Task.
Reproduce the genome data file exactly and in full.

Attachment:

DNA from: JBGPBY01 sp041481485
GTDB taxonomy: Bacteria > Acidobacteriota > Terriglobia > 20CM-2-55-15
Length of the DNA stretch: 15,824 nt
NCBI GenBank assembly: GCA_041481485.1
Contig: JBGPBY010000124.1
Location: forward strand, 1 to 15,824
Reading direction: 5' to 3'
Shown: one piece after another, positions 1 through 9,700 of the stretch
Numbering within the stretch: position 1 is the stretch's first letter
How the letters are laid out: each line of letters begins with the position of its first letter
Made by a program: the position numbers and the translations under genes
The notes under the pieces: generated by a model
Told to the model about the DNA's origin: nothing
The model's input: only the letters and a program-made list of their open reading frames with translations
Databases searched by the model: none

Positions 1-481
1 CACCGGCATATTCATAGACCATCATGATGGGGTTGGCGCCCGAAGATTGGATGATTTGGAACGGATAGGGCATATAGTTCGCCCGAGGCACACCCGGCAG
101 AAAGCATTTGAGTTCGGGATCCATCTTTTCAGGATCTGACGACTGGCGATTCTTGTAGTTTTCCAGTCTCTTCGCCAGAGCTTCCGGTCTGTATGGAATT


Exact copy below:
DNA from: JBGPBY01 sp041481485
GTDB taxonomy: Bacteria > Acidobacteriota > Terriglobia > 20CM-2-55-15
Length of the DNA stretch: 15,824 nt
NCBI GenBank assembly: GCA_041481485.1
Contig: JBGPBY010000124.1
Location: forward strand, 1 to 15,824
Reading direction: 5' to 3'
Shown: one piece after another, positions 1 through 9,700 of the stretch
Numbering within the stretch: position 1 is the stretch's first letter
How the letters are laid out: each line of letters begins with the position of its first letter
Made by a program: the position numbers and the translations under genes
The notes under the pieces: generated by a model
Told to the model about the DNA's origin: nothing
The model's input: only the letters and a program-made list of their open reading frames with translations
Databases searched by the model: none

Positions 1-481
1 CACCGGCATATTCATAGACCATCATGATGGGGTTGGCGCCCGAAGATTGGATGATTTGGAACGGATAGGGCATATAGTTCGCCCGAGGCACACCCGGCAG
101 AAAGCATTTGAGTTCGGGATCCATCTTTTCAGGATCTGACGACTGGCGATTCTTGTAGTTTTCCAGTCTCTTCGCCAGAGCTTCCGGTCTGTATGGAATT